From time to time I’m asked whether the Sydney Review of Books has any plans to move into print. The answer is always an emphatic no and the rationale is usually practical. To print the Sydney Review of Books as a monthly or bimonthly journal would blow a gigantic hole in our budget. We’d have to pay printing and distribution costs, and we’d have to think carefully about sourcing and funding visual content. Then there would be the hassle of managing subscriber lists. We’d need a place to store back issues. And the way we work would necessarily be far less flexible. We’d have to stick to deadlines and hold our contributors to them too. Errors would be difficult to correct. Late submissions would be left out in the cold.
If the Sydney Review of Books went into print there would also be a cost for our readers, who can currently read everything we publish for free. Print would almost certainly mean fewer readers, and those readers would probably form a less diverse, less distributed group. Anyone in the world can read Sydney Review of Books essays, and we have a growing international readership.
The question is posed, however, because print carries a strong inky smell of legitimacy. Being in print is a metric of writerly success that accrues greater recognition than merely being online. For all the perpetual brouhaha about the digital economy, websites are often seen as the poor cousins of glorious, prestigious, printed journals. The beauty of printed objects only goes so far to explain this hierarchy. The kudos accorded print publication also relies on the association of the relative ease of digital publication with sloppy editing and hasty writing. Print, by contrast, expensive and time-consuming to publish, benefits from assumptions about care, deliberation and durability. Even though there are bucketloads of examples that both uphold and debunk these stereotypes, they retain some traction.
I hope the writing we publish at the Sydney Review of Books speaks for itself. For us, digital publication frees up time and resources to commission and publish long, interesting and valuable essays by some of the best writers in the country. The essay is particularly well suited to online publication: essays aren’t too long to read on a screen, and they’re easy to share on social media. In short, the Sydney Review of Books is not going into print. Beyond the administrative advantages, then, are there formal possibilities that open up to essayists when they write for digital publication? What can writers do online that they can’t do in print?
Writers and readers are increasingly habituated to the multimodality of the digital writing. Social media users navigate text punctuated by image, video, audio and interactive media as a matter of course. Multimedia has been driving the transformation of news media online for more than a decade. Experimental writers working in electronic forms collaborate with software developers and media artists to create complex digital texts. There are of course degrees of wit and sophistication that separate such endeavours but they constitute the vernacular of our times. The question is, how should such new and ubiquitous forms of expression inflect the work undertaken by literary essayists, such as those published in the Sydney Review of Books?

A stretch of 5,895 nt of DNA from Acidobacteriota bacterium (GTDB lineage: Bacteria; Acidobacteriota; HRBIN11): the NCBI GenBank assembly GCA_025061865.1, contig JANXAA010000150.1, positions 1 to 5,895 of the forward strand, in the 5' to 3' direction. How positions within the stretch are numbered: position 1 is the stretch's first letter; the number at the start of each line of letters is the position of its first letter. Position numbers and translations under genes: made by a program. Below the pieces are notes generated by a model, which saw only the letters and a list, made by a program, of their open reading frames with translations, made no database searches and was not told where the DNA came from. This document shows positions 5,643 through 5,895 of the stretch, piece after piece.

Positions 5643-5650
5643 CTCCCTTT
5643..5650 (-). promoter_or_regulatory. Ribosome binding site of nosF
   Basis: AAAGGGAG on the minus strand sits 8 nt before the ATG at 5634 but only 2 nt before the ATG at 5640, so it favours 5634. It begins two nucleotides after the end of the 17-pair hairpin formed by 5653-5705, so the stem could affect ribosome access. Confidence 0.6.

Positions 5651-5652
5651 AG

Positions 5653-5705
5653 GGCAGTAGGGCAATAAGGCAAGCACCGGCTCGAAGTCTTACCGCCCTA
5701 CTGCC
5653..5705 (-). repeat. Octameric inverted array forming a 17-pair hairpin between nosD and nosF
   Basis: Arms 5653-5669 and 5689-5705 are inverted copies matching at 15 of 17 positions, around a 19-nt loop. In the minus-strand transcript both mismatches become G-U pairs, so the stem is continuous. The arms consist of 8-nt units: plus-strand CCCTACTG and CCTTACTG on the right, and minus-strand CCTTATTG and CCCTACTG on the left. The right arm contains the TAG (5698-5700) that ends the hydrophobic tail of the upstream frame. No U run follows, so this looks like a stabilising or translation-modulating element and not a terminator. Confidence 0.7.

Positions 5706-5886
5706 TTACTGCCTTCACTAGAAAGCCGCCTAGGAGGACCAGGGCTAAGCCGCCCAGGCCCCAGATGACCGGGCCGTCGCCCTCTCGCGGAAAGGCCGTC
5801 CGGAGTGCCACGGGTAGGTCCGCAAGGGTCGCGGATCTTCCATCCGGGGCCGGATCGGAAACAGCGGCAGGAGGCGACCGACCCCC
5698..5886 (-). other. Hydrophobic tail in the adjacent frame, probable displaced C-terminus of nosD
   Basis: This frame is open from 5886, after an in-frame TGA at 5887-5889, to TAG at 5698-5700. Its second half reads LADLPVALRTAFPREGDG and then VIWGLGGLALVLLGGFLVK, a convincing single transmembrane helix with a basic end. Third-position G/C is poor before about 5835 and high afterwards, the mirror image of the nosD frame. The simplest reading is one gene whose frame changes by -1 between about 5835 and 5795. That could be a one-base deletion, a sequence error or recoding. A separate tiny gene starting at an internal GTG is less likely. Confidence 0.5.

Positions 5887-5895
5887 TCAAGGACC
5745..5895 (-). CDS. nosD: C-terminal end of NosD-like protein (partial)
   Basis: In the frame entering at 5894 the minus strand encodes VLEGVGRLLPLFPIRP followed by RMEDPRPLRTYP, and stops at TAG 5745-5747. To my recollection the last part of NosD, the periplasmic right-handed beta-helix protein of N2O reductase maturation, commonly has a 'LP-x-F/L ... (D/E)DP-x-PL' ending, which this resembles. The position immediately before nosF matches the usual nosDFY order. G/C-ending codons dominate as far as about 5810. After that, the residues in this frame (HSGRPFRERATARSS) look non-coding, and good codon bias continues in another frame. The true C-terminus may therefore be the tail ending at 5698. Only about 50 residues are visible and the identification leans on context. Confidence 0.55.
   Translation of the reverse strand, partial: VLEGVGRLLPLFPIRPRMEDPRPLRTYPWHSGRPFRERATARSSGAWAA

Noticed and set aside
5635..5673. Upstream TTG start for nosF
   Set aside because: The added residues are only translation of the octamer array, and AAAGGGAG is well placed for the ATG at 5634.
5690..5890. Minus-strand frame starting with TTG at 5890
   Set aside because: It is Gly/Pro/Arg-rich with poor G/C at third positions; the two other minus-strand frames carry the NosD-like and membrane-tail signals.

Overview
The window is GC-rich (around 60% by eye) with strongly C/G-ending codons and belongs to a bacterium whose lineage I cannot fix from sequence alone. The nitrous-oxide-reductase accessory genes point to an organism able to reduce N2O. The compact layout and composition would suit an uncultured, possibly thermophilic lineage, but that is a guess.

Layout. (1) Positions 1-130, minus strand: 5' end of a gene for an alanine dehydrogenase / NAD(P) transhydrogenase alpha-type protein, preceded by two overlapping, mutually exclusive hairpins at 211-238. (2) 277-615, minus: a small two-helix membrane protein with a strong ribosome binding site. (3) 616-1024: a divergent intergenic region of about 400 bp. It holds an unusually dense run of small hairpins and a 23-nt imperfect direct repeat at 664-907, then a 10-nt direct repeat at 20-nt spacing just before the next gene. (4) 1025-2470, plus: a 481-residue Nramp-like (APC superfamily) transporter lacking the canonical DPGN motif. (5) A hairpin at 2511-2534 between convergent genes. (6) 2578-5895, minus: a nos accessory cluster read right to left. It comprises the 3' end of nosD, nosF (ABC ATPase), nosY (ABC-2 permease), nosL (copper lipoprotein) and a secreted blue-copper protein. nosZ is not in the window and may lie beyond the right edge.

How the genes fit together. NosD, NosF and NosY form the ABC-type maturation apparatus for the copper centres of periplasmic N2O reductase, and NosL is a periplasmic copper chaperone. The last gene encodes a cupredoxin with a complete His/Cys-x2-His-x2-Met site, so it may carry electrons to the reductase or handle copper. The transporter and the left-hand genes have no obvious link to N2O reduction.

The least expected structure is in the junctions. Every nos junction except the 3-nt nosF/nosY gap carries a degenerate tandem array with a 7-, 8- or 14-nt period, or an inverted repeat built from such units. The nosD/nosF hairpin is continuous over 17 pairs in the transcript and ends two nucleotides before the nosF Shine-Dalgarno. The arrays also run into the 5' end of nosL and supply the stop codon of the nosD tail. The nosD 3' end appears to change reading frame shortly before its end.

There’s certainly a view that the essay as a form of deliberation should be shielded from the frippery of online tools, as if a door opened to multimedia will lead to a painful landing on a pile of memes, emojis and gifs. Such anxiety rides on a concern about the degradation of language, one that links certain registers and kinds of linguistic usage with careful thinking and writing. This contributes to a longer anxiety about vernacular language that is tied to new communication technologies, from Gutenberg’s press to the Stanhope press, from cinema to trashy television.
By my reckoning the essay is a sufficiently durable and flexible form to withstand technological change and experimentation, which is why the Sydney Review of Books is presenting a workshop on the ‘born digital’ essay at the Writing and Society Research Centre on 19 May. At the workshop I’ll be joined by Sydney Review of Books digital coordinator Ben Denham and writer Chris Rodley. It’s my hope that this will be the first in a series of conversations that scope and assess the way digital tools might shape the commissioning, composition, editing and publication of literary essays.
Never in print: the born-digital literary essay
11 am, Friday 19 May
Writing and Society Research Centre, Bankstown campus, Western Sydney University.
RSVP to email@example.com or via Facebook.
More details here.